Recruitment ProcessYou’ve made the tough decision to outsource your recruitment process, now what should you look for in potential vendors?

Selecting the right recruitment outsourcing vendor is almost as nerve wracking as choosing your spouse.  Okay, that might be far-fetched, but a survey conducted in 2008 by The Aberdeen Group, cites that 39% of companies switched RPO vendors. The primary reasons were poor results, poor support, and lower than expected Return on Investment (ROI).

Recruitment Process Outsourcing (RPO) is here to stay.  While it could present some problems just like outsourcing any business process, it holds the promise of reduced hiring costs, reduction in time-to-hire, and reduced technology costs associated with applicant tracking services, and other search tools and recruiting software used by internal recruiters.

So how do you go about selecting the right RPO vendor?  Here are some tips on making sure that you don’t “get hitched” to the wrong partner:

  • Metrics and Goals-Before you define your requirements, define your main goals and exactly how you will measure those goals.  I.e., if you are looking for a reduced time-to-hire, how exactly do you measure that today and what would you consider a reasonable goal?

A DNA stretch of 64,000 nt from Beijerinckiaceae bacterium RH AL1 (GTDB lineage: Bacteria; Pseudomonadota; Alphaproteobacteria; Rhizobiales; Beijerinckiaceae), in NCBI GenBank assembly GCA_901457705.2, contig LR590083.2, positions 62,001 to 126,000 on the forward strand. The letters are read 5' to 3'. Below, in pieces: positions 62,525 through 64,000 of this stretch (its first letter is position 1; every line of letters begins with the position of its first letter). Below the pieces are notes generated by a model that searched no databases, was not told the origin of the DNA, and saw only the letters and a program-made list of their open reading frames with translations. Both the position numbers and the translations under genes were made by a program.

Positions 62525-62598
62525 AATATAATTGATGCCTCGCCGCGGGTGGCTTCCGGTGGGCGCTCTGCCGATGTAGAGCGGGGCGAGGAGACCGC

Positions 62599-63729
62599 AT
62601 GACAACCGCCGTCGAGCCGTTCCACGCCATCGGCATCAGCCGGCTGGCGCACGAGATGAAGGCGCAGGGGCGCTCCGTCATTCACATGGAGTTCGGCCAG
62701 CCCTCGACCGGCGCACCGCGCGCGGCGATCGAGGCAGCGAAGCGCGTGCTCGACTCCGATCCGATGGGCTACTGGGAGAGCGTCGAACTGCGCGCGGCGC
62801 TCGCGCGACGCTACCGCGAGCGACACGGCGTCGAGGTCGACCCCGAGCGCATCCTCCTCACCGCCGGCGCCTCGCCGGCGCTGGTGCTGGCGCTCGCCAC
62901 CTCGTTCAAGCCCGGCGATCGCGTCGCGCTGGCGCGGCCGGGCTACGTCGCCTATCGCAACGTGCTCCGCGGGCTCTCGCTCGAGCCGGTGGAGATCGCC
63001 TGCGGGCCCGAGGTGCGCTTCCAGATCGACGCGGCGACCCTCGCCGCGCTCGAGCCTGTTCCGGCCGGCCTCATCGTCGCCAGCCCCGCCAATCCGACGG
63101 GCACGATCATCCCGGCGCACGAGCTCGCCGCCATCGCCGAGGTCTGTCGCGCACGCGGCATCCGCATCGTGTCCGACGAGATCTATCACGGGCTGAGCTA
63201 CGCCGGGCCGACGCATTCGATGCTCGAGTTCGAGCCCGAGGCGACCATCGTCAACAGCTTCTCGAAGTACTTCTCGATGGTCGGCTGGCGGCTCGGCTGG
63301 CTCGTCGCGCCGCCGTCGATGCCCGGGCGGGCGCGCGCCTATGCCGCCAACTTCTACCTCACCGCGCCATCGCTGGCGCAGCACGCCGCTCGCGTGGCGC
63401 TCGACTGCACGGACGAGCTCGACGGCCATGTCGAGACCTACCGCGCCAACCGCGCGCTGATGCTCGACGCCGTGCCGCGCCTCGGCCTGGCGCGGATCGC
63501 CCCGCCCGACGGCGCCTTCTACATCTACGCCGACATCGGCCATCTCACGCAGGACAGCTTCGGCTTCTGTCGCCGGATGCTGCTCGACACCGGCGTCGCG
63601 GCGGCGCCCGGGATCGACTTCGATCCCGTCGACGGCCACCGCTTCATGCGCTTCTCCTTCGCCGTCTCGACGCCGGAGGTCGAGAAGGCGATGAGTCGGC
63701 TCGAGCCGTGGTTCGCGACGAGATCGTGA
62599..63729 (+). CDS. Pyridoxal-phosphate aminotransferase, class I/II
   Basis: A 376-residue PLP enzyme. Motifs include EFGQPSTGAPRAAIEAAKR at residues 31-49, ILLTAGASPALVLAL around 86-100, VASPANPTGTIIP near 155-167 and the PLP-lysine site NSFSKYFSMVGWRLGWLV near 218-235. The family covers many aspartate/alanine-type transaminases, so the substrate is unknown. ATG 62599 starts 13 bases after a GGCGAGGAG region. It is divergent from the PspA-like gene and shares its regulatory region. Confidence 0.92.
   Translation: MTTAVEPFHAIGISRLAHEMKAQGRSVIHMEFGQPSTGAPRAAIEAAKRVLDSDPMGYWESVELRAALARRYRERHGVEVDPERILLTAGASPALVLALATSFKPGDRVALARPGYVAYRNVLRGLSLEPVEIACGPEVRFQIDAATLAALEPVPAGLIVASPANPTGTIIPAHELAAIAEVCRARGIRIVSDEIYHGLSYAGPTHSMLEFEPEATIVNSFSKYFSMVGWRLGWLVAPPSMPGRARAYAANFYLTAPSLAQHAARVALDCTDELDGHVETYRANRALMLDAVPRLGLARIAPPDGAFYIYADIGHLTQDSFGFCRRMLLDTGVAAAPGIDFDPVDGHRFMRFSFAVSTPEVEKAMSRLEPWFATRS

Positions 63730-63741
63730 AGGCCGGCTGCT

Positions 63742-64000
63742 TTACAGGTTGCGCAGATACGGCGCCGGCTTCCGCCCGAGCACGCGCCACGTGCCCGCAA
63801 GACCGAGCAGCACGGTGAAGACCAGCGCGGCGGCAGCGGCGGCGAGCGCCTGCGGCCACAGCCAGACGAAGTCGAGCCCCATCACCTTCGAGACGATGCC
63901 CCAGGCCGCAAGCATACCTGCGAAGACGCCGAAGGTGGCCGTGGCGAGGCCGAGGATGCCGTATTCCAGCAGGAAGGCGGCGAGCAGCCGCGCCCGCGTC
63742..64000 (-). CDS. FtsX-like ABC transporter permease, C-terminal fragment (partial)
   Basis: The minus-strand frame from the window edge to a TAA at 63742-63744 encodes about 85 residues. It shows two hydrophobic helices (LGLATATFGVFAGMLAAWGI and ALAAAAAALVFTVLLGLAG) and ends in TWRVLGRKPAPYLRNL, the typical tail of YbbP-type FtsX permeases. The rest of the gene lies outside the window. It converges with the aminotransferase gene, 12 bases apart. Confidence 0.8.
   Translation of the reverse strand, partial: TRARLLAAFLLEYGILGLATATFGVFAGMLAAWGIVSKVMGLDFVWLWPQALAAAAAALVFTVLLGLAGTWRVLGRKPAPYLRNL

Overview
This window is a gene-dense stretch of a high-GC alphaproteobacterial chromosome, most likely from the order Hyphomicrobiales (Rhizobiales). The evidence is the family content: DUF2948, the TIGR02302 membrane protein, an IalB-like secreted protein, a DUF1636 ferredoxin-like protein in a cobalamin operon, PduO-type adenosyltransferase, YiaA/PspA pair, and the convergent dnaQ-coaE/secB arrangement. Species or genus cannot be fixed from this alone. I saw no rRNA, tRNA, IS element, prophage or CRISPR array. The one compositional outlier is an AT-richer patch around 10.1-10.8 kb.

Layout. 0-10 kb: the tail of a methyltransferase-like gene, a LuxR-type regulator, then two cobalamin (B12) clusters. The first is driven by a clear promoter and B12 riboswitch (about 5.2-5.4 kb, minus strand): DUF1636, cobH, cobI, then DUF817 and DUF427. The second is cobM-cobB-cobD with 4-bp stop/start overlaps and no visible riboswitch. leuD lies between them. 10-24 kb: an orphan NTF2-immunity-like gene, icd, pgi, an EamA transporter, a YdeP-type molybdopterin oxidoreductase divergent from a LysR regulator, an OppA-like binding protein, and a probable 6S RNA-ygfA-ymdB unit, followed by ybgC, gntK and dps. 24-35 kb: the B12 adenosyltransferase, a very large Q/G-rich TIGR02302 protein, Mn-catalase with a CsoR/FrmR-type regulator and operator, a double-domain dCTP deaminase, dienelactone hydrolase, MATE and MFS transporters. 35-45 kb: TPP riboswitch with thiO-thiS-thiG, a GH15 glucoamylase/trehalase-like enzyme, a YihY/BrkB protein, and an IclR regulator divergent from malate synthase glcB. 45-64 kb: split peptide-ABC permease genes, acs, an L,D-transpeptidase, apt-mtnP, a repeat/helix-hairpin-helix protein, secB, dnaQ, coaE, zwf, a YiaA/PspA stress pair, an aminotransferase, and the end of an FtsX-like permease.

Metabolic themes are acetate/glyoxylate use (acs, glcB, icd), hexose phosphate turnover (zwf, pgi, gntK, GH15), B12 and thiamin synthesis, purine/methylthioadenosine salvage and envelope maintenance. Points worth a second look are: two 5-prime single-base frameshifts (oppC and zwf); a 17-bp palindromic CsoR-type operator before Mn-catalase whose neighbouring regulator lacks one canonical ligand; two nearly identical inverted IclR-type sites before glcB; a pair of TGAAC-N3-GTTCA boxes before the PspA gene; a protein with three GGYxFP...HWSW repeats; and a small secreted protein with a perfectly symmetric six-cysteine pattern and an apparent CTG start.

• Identify Must Haves-List your requirements in three columns, Must Have, Nice to Have, Not a factor.  The requirements should be based on current services that RPO vendors have TODAY, you don’t want to waste time with a vendor who doesn’t have experience with one of your requirements but is willing to add that service just to get your business, that methodology will drastically reduce your implementation time, and could damage your results.
  • Experience Matters-When you’re looking for an RPO vendor the number one factor that will determine the success is the experience of the vendor that you are working with.  Look for vendors that have worked in your industry and have overcome the same recruitment challenges that you have—which may have led you to outsource in the first place.  Don’t waste time with vendors who can’t prove their experience.  Scrutinize case studies, and get unbiased references.